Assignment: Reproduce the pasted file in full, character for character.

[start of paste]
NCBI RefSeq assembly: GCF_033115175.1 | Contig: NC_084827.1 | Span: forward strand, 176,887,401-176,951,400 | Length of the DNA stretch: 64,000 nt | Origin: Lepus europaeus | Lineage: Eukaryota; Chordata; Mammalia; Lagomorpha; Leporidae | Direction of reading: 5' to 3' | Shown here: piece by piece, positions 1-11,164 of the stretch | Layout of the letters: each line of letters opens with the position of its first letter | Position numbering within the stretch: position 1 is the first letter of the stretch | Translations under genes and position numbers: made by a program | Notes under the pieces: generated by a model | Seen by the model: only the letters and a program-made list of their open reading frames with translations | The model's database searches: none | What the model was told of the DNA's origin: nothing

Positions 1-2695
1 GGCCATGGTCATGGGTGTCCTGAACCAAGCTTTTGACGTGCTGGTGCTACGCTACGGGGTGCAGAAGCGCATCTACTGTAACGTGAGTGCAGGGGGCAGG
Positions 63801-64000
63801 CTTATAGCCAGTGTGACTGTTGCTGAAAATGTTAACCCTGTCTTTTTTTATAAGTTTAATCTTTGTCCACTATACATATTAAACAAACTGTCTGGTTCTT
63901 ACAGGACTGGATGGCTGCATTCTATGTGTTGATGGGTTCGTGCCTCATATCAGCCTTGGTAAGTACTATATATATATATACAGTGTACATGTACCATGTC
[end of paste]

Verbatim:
NCBI RefSeq assembly: GCF_033115175.1 | Contig: NC_084827.1 | Span: forward strand, 176,887,401-176,951,400 | Length of the DNA stretch: 64,000 nt | Origin: Lepus europaeus | Lineage: Eukaryota; Chordata; Mammalia; Lagomorpha; Leporidae | Direction of reading: 5' to 3' | Shown here: piece by piece, positions 1-11,164 of the stretch | Layout of the letters: each line of letters opens with the position of its first letter | Position numbering within the stretch: position 1 is the first letter of the stretch | Translations under genes and position numbers: made by a program | Notes under the pieces: generated by a model | Seen by the model: only the letters and a program-made list of their open reading frames with translations | The model's database searches: none | What the model was told of the DNA's origin: nothing

Positions 1-2695
1 GGCCATGGTCATGGGTGTCCTGAACCAAGCTTTTGACGTGCTGGTGCTACGCTACGGGGTGCAGAAGCGCATCTACTGTAACGTGAGTGCAGGGGGCAGG
Positions 63801-64000
63801 CTTATAGCCAGTGTGACTGTTGCTGAAAATGTTAACCCTGTCTTTTTTTATAAGTTTAATCTTTGTCCACTATACATATTAAACAAACTGTCTGGTTCTT
63901 ACAGGACTGGATGGCTGCATTCTATGTGTTGATGGGTTCGTGCCTCATATCAGCCTTGGTAAGTACTATATATATATATACAGTGTACATGTACCATGTC